Mental health guide: what types of care can I get?
Mental health is essential to our well-being. Various specialists can help with it: psychotherapists, psychiatrists, and neurologists. Let’s learn the difference.
When to get help
Everybody has days when they are exhausted physically. But what to do if the exhaustion comes from a different source?
Sometimes anxiety or fear grips us and makes it harder to go on with daily life and work. Sometimes we procrastinate, unable to force ourselves to do anything. Sometimes mood swings feel like a rollercoaster ride.
A person suffering from mental health problems or illnesses can feel that they’re alone in this. But they certainly aren’t. And this is not something that started happening to people only recently.
One of the oldest accounts of a mental health problem dates back to the Ebers Papyrus—an ancient Egyptian medical document. The papyrus was created 1500 BCE but probably copied from earlier texts.
It included a description of emotional distress that affected a person’s behavior and ability to concentrate. In a modern interpretation, it can be diagnosed as melancholy or depression.
Luckily, we have come a long way in treating these conditions. Today, a person can go to a wide variety of professionals to get different kinds of help. Let’s look at such a person.
This is Alex. While on the outside it may seem that this person is smiling, they are not feeling very well. For instance, Alex might have anxiety when thinking about upcoming exams or a project at work. Alex might be afraid of going to a party and meeting new people. Also, Alex can have trouble falling asleep and waking up.
As a result, Alex begins to lose their sense of self-worth. Their self-esteem is going down, and their behavior at work and in private life changes.
Let’s follow Alex on a journey to seek professional help and recover their mental health. Luckily for them, there are many options. Mental health is emotional, psychological, and social well-being. It is as important as physical health.
What does “mental health” even mean?
The World Health Organization defines “mental health” as the condition “in which an individual realizes their own abilities, can cope with the normal stresses of life, can work productively and is able to make a contribution to community.”
Mental health affects the way we think, feel, and behave. It is not something that always stays the same: it can improve or deteriorate through the years, from childhood to adulthood and further.
There are several reasons why mental health suffers:
- biological factors like brain chemistry or nervous system errors
- life experience that can be traumatic or abusive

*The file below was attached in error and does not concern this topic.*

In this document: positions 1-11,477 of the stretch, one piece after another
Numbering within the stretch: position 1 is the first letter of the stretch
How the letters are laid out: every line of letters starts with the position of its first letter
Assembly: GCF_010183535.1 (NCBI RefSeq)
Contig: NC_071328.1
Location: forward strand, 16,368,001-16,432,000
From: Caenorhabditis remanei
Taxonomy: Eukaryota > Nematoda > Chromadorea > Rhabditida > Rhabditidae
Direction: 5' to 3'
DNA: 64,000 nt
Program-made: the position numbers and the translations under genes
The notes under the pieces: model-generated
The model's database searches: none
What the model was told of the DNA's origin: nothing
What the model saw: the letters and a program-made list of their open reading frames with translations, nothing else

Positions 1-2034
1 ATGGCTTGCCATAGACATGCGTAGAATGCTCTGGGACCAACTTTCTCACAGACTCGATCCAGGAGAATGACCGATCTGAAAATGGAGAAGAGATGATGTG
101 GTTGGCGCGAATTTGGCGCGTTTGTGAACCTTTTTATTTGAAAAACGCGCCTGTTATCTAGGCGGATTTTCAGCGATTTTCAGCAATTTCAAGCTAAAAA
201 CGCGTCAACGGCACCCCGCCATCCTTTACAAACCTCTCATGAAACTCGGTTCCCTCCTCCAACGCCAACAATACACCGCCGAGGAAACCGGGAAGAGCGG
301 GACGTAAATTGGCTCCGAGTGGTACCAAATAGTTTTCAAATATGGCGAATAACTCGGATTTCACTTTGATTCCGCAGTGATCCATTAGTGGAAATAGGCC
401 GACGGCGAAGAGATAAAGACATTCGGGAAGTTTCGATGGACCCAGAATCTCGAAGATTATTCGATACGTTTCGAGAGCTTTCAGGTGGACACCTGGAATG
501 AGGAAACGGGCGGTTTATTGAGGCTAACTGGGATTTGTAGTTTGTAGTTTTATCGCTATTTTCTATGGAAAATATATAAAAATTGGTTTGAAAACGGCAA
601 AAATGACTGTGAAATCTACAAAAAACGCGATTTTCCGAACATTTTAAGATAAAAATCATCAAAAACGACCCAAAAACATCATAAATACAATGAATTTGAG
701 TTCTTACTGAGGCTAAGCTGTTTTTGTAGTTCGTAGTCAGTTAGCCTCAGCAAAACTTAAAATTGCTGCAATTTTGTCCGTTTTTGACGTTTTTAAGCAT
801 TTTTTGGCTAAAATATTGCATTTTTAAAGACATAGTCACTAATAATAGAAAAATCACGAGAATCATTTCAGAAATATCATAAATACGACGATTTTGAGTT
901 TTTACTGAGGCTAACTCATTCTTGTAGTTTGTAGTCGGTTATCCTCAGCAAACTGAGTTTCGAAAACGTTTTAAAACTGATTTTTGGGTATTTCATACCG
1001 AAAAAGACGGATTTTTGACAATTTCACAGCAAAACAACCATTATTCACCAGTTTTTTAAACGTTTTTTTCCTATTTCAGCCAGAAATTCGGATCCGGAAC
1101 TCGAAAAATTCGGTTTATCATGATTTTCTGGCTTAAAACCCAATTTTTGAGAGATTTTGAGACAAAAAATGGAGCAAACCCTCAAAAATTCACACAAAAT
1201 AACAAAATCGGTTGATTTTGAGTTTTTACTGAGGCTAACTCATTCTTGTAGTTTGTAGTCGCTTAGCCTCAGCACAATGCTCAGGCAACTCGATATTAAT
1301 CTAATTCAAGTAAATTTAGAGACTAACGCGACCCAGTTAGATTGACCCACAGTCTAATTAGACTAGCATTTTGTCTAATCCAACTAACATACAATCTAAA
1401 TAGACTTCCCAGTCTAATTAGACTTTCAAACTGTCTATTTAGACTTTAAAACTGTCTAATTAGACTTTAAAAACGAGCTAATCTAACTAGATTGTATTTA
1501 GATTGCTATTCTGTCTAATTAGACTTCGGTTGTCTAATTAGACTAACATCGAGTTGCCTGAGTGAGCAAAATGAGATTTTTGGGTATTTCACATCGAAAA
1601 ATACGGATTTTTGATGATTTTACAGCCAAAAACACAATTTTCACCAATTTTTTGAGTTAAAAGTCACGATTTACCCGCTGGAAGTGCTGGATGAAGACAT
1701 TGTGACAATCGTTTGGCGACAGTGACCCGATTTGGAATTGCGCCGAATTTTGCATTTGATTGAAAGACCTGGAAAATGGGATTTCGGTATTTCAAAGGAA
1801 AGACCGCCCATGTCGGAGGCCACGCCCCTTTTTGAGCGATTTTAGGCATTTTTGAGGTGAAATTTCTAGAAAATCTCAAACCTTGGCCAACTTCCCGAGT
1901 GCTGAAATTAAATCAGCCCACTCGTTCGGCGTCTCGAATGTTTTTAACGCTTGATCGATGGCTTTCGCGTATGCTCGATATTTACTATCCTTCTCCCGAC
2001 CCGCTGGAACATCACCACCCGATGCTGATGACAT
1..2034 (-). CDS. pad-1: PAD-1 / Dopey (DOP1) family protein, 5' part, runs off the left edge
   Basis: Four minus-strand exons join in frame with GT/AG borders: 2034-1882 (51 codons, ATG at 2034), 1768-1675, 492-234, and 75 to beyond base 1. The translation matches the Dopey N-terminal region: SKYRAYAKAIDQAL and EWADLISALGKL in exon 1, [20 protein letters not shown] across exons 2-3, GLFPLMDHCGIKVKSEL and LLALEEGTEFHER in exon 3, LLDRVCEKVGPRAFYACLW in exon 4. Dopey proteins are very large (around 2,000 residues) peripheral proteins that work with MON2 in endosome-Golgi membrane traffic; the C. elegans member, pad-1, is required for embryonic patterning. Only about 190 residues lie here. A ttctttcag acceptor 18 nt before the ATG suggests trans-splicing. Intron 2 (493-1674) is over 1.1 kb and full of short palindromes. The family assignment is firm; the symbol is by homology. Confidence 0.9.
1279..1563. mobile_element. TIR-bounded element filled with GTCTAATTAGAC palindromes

- family history of mental health problems (some of them can be inherited)
In recent years, we began to realize that mental health problems are quite common. Fortunately, they can be treated: partially or even fully.
There are various warning signs or symptoms that help detect problems with mental health, for example:
- having low or no energy for a long time
- eating or sleeping too much or too little
- feeling numb, confused, helpless, or hopeless
- having annoying and repeatable thoughts or memories
- feeling angry, yelling at, or fighting with the close ones
- thinking of harming yourself or others, hearing voices, or believing things that are not true
- being unable to perform daily routine tasks like making a bed or going to work
Going through this checklist, our friend Alex has noticed some of these signs and decided to get help. There are several options.
They can see a psychotherapist who will use a range of techniques to help Alex overcome the troubles, gain insight into their condition, and grow personally.
They can visit a psychiatrist who will investigate their brain imaging, blood testing, and physical state as a medical doctor.
Also, they can sign in for the neurologist who is trained to deal with the disorders of the nervous system.
There are many approaches to treating mental health issues, disorders, or mild emotional discomfort. All of them have different nuances and are better suited to deal with certain states and conditions. Usually, all these specialists work as a team to achieve the most effective result.
The main goal of psychotherapists, psychiatrists, and neurologists is to make a person healthy and happy. But who should Alex choose first?
Let’s dive into different spheres connected to mental health and find out the differences in approaches, training, and methods.
Psychology schools: four ways to approach our psyche
Anticipating their visit to a psychologist, Alex most likely imagines a bearded man in a chair, smoking a cigar and asking questions about Alex’s weird dreams, childhood memories, and relationship with parents.
That’s because Sigmund Freud was a pioneer of psychoanalysis, one of the first doctors who treated mental conditions through a dialogue with the patient. But in a hundred years, this approach has evolved considerably.
A classically trained psychologist would most likely belong to one of the four major schools (also called orientations):
Each school has a unique approach to the human psyche and different instruments that help to achieve well-being, overcome troubles and fears.
Moreover, each school is better suited for specific cases.
The psychodynamic school closely follows Freud’s methods. Freud believed that people do not truly understand themselves nor their own inner motives—so psychoanalysis should let out their repressed feelings, memories, and unconscious thoughts.
Mental blocks keep traumatic events of the past away from our conscious selves so that we do not become overly anxious. Examining the associations Alex’s brain makes, a psychoanalyst would offer an interpretation of their mental resistance and provoke insight.